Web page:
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Say, given the following smart pointer scheme:

 weak_ptr<Style> A -> weak_ptr<Style> B -> shared_ptr<Style> C

Can you change the second weak_ptr (B) to point (observe) a new shared_ptr (C) in a way that would still make the first weak_ptr (A) see the new changed shared_ptr (C)?

Hope that makes sense. I would like to stay away from raw pointers, given the safety weak_ptr can provide in this case.

Edit:

After re-reading boost documentation I realize that weak_ptr operator= essentially just copies another weak_ptr and not actually makes it observe another weak_ptr. So you can't have this kind of indirection without raw pointers?

Edit 2:

To expand on my problem: I have a Label and a Glyph. A Label is a container for Glyphs. A label has a shared_ptr<Style> and Glyphs have a weak_ptr to this style. My intend is to allow quick changes of a style without actually iterating over all label glyphs. So I was thinking of having another "active" style (like a style pencil) in a Label and making all glyphs point to that pencil thing. So whenever I need a style change I simply re-assign pencil to a new Style object. Can this be done with only smart pointers or I need to mix in a raw pointer somewhere?

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I am sorry, but to me this makes no sense - can you express your intent in code? –  Björn Pollex Jan 11 '12 at 10:55
    
Updated the question with more info :) –  Sim Jan 11 '12 at 11:25
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2 Answers

up vote 1 down vote accepted

If your objects have shared_ptr to a Style and it is the same Style then between them they handle the lifetime of this Style object. Note however that they share the reference to the same object so if you modify the style, all of them will now have a pointer to the modified style.

If you have some table of stylesheets somewhere, and this is the main container that outlives your items, then you don't need your items to have smart-pointers unless there is a danger that they might need to keep a reference to this style and use it even after it is removed from the table or the table disappears.

Generally, forget about the hows for the moment and think about the whats in terms of object ownership.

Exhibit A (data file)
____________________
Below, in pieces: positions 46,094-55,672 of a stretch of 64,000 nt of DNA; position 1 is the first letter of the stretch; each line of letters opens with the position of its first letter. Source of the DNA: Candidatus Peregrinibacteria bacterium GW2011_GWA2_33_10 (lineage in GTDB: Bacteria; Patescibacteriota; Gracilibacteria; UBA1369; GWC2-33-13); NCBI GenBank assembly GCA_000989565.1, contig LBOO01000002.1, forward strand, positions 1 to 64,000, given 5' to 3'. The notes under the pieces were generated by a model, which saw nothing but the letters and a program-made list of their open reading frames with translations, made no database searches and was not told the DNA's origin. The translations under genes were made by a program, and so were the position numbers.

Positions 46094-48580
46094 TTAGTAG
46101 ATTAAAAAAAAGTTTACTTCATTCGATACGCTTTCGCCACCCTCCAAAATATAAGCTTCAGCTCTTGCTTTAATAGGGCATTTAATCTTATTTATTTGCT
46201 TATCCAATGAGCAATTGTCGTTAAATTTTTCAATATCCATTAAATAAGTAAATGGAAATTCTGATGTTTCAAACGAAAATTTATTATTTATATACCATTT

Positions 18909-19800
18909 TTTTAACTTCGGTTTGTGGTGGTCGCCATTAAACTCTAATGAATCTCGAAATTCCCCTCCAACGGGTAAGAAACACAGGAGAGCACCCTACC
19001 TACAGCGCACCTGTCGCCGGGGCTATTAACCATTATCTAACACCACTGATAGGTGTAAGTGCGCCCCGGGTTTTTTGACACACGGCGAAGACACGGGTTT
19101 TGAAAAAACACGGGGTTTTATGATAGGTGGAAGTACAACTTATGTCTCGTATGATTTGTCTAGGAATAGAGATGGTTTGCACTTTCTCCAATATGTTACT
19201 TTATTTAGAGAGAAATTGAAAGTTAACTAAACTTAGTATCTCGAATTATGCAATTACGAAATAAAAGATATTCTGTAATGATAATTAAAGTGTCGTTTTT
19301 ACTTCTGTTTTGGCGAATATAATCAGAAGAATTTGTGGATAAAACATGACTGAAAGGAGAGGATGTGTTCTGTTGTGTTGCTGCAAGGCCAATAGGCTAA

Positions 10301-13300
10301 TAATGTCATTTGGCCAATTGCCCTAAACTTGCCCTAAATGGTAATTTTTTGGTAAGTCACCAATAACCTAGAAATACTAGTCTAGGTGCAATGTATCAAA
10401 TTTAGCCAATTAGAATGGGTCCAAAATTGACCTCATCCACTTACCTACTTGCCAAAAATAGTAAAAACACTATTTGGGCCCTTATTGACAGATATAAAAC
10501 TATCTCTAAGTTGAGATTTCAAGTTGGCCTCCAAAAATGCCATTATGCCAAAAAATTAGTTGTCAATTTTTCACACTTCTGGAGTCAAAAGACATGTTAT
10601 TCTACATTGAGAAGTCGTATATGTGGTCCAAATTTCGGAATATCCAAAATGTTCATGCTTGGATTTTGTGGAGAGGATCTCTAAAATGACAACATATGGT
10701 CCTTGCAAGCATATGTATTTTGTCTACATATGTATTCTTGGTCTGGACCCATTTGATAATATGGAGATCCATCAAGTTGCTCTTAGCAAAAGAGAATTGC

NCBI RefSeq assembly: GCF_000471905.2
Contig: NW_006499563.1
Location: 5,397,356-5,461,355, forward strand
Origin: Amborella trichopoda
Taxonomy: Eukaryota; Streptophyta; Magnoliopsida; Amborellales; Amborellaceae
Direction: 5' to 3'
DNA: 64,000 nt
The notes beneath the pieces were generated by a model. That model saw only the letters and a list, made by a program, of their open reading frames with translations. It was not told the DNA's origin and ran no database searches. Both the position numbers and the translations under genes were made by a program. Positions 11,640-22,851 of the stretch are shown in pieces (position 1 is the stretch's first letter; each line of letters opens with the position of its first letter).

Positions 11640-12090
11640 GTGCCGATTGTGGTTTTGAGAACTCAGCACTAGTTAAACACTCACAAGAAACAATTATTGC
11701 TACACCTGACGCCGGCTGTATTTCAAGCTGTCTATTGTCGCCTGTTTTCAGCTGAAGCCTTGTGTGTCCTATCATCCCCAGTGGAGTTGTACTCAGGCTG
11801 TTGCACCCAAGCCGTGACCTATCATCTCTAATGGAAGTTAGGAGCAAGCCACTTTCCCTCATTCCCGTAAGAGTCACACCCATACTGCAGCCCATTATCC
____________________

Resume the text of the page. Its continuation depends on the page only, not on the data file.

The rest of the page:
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Your answer made me look at my Glyph design again. And yep, it doesn't really make sense for glyph to observe any style object whatsoever. A glyph needs a style for drawing only - so that can be passed around with a function argument. –  Sim Jan 11 '12 at 12:13
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You don't need raw pointers. It is worth considering what behaviour pattern you need. Some suggestions are:

  1. Glyphs are internal to label, they are not exposed and die when label dies. Style properties get changed but the style instance is constant. In this pattern just using one level of shared_ptr in each class is the simplest solution. There is no concern that a Glyph will extend the lifetime of the style and all shared_ptrs will point to the same instance.

  2. Glyphs are internal to label, they are not exposed and die when label dies. Style instance can be changed. In this case label can hold a proxy to a style (I think your concept of a pencil was a proxy to a style) e.g. a simple class that has a single shared_ptr to a style as a member. The proxy should be held in a shared_ptr. Each Glyph can hold a shared_ptr to an instance of the proxy.

  3. Glyphs are not internal to label, they are exposed and should be allowed to access the style even if label has died. The designs in #1 and #2 will still work.

  4. Glyphs are not internal to label, they are exposed but should not cause the lifetime of style to be longer than the lifetime of label. In this case follow the pattern in #1 or #2 except the Glyphs should use weak_ptr to the style(#1) or proxy(#2) instance instead of a shared_ptr to the style/proxy instance.

If you wanted to you could implement the proxy by having a shared_ptr to a shared_ptr to a proxy (rather than writing a custom class) but this may make the code hard to follow. Note if nesting in this manner be careful with the template type, for the second level you actually want a shared_ptr<shared_ptr<Foo>> rather than a shared_ptr<Foo>.

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